1927 in Music

1. Karl Amadeus Hartmann: Sonata No.1 for Unaccompanied Violin (10/10)

The first violin sonata is just downright bonkers. Flirting with the recent tonal revolution in its movement – which is like being slapped in the face compared to some of the other sonatas of its time – and it settles down a lot in the subsequent middle movements but that doesn’t make it any less striking. A wonderful blend of old and new.


1. Karl Amadeus Hartmann: Sonata No. 2 for Unaccompanied Violin (10/10)

The second sonata might be the equal of the first. Like his “funeral” concerto, it starts out lulling you into believing this is a traditional work but this time, unlike the concerto, it takes off in a matter of seconds into this strange world Hartmann’s music inhabits, where everything teeters on the edge but never goes over. (Or rarely.)


3. Fletcher Henderson and His Orchestra: “Sensation” (10/10)

“Sensation” starts as a ballad, but it’s a trick! That must have gone over well live. The rest of it is less interesting but the backing
parts are sounding more and more like conventional big band.


4. Karl Amadeus Hartmann: “Suite No. 1 for Unaccompanied Violin” (9/10)

The first of the suites for solo violin seems at least a little inspired by Bach but its tonal palette, for lack of a better word, is so much more “modern”. It uses the full range of the instrument. Oh, and the fugue in particular is really neat. Actually, so is the rondo.


5. Karl Amadeus Hartmann: “Suite No. 2 for Unaccompanied Violin” (9/10)

The second suite for solo violin is a lot more subtle than the first and I might even use the world “pastoral” to describe one of the movements. It gets a lot more strident as it goes on and the finale in particular is neat.


6. Leos Janacek: Glagolitic Mass [Original Version] (9/10)

The setting for the Glagolitic Mass (i.e. the Mass is in old Slavic) is a great, bombastic thing. This is the original version, which is apparently performed less frequently. I always find masses the most dense of orchestral music and have a hard time digesting them in just three listens, but this thing just pulsates with seemingly radical ideas – certainly radical for church music. It’s among the cooler 20th century masses I’ve heard (though I haven’t heard many).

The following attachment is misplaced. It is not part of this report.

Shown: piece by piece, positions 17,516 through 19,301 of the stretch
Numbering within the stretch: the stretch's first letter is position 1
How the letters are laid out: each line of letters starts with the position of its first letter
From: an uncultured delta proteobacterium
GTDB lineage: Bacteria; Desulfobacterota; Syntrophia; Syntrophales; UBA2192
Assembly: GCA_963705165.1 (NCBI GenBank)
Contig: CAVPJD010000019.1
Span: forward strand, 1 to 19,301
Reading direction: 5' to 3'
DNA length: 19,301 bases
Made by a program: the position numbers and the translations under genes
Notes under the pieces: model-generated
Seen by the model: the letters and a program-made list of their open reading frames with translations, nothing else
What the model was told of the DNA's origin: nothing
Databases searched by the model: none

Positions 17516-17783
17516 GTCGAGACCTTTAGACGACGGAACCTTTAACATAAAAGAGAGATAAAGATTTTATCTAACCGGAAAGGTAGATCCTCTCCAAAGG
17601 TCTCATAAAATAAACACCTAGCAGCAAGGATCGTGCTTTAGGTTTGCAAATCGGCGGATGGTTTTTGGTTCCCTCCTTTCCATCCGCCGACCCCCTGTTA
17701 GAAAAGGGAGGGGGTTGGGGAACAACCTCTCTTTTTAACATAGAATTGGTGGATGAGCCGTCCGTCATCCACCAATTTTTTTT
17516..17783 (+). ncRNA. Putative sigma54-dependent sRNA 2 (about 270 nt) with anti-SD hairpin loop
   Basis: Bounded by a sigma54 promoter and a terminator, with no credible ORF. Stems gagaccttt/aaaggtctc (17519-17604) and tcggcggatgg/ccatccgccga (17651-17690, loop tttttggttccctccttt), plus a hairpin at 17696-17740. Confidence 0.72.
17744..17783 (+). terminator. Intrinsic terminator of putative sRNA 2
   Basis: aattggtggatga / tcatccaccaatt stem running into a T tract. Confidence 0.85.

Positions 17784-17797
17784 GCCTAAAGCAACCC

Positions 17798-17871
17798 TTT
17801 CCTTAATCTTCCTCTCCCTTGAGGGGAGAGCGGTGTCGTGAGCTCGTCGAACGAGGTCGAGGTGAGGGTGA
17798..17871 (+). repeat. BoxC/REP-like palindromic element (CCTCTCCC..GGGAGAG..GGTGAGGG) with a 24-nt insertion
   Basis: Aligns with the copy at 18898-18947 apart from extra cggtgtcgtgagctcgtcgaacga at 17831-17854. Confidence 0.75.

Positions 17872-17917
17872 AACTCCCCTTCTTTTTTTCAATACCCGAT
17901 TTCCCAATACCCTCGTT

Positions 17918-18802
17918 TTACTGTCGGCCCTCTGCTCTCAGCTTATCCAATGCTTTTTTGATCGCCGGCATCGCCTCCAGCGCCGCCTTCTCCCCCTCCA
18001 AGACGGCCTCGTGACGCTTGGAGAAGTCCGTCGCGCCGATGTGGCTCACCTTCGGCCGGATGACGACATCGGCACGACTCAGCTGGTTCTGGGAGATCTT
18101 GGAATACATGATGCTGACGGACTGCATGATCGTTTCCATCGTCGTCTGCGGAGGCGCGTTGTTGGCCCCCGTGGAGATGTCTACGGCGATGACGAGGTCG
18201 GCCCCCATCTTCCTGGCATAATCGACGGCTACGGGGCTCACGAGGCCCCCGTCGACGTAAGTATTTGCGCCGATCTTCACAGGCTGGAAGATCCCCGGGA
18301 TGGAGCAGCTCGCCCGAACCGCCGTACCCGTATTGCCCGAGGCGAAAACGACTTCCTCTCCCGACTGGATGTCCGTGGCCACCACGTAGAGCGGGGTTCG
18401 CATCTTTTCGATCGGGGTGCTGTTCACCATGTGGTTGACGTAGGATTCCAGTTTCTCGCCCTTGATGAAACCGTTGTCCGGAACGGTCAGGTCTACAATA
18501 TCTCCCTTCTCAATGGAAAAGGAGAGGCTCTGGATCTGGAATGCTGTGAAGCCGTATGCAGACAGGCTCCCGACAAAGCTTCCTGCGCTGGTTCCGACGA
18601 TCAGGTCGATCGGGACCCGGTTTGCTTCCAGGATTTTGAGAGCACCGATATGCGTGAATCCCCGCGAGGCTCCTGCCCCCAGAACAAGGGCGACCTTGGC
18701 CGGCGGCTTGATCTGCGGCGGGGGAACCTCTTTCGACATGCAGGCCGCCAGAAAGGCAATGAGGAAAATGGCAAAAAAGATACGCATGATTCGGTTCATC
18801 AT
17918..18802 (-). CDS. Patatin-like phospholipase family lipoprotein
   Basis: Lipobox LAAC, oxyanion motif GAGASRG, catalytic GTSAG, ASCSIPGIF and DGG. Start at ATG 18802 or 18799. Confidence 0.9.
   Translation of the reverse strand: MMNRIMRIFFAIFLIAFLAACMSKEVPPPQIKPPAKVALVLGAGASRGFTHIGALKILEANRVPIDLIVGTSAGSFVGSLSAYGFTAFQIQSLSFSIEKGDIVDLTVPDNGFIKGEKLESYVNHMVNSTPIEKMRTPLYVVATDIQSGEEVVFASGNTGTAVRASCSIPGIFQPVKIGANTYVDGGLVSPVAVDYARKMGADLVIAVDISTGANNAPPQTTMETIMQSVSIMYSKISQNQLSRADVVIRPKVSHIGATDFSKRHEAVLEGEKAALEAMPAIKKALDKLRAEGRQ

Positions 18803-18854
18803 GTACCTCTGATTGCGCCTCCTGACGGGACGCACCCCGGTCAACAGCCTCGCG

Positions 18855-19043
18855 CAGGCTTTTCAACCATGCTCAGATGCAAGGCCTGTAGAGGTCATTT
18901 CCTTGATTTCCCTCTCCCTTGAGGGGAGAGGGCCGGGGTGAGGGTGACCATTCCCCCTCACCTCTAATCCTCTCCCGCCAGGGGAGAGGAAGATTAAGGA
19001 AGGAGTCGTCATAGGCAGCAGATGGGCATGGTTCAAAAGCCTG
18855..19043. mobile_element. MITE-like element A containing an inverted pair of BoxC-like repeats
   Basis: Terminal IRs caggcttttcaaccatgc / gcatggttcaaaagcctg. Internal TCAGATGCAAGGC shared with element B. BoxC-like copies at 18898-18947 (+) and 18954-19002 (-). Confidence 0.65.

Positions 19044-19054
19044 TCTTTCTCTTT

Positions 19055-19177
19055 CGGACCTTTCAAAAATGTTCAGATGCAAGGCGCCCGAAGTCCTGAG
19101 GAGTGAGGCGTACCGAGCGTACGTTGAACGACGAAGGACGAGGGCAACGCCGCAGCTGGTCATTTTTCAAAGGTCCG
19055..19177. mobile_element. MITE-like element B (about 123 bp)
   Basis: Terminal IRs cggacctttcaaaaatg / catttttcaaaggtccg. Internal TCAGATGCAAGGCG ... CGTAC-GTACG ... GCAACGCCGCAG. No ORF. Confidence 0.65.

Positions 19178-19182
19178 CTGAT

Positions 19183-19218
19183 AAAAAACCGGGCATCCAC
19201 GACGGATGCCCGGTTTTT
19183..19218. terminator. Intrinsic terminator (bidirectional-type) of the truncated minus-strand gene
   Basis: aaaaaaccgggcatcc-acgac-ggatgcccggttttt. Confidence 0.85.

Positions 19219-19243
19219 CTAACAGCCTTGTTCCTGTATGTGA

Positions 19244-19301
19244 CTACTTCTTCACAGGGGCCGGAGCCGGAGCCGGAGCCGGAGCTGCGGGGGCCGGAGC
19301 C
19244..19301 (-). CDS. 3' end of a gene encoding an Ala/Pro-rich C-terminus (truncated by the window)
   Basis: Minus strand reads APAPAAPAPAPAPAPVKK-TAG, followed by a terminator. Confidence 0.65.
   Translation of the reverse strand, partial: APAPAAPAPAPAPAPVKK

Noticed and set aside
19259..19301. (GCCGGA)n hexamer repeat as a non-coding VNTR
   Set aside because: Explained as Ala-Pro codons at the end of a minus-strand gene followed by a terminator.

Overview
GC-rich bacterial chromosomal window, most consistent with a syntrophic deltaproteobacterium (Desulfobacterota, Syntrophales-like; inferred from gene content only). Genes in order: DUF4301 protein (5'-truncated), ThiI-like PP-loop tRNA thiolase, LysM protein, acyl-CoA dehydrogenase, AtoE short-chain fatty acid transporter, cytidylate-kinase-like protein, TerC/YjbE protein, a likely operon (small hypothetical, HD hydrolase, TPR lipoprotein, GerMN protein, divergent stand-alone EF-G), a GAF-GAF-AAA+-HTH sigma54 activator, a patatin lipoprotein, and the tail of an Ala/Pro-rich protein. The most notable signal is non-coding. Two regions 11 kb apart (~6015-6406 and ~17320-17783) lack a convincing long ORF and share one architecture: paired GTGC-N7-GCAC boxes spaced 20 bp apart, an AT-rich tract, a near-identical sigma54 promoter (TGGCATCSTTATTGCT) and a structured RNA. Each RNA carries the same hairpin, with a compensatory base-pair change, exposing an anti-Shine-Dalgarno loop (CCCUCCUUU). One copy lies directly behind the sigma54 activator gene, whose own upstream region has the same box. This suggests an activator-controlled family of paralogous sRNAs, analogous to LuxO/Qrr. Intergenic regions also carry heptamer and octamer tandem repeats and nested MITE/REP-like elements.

7. Paul Hindemith: Kammermusik No. 7, op. 46 no. 2 (9/10)

The 8th and final Kammermusik is a concerto for organ. The organ was long ignored/disrespected among Romantic composers and this is likely one of the modernist works that helped bring it back into vogue.
Like the other concertos in this series, this one has a great opening that sounds like the “classical” equivalent of dixieland, everything going everywhere all at once. Then the organ chimes in and things get a little bit more normal.
A pretty major work for the organ, I think.


8. Paul Hindemith: Kammermusik No. 6, op. 46 (8/10)

The 7th Kammermusik is a concerto for a baroque version of the viola, with more strings. Like many of Hindemith’s concertos, there are parts for other solo instruments, which is something that used to be unusual.
Again, he aggressively plays with classical conventions in ways that manage to be both avant garde and accessible. It’s a little less appealing to me than the earlier viola concerto, because I feel like he’s done it before, but the use of the baroque version of the viola is neat.


9. Gustav Holst: “Egdon Heath” Op. 47 (8/10)

This is apparently one of his most famous works. It’s a programmic tone poem, something that was very in vogue in the decades before he wrote it. I don’t mind a decent tone poem, and this is a pretty good example. On the other hand, if this is the best thing he ever wrote (and apparently he believed that) then I need to stop listening to so much of his music…That might sound harsh, but I just find Holst to be too traditional for my tastes a lot of the time.
It’s good stuff, but it’s hardly among the best tone poems I’ve heard, and I’m hard pressed to laud it too much.


10. Fletcher Henderson and His Orchestra: “Livery Stable Blues” (8/10)

“Livery Stable Blues” is one of the oldest jazz songs there is. I still haven’t managed to hear the original yet so I have no idea how this compares to it – beyond the size of the band being something like 2.5 times the size. The song certainly sounds relatively primitive compared to other tracks on the compilation I listened to it on.


11. Leos Janacek: “Andante” (7/10)

The “Andante” is a brief little haunting melody. It’s appealing.


12. Gustav Holst: “The Morning of the Year” Op. 45 (6/10)

This is a brief ballet, with the music oddly augmented by a choir. (As was the other ballet from this opus. So…) However, on the compilation I listed to it on, it is presented without the choir, for reasons that are obscure. It’s interesting piece of music (jaunty and full of percussion) but, like all of Holst’s music, it feels behind the times.

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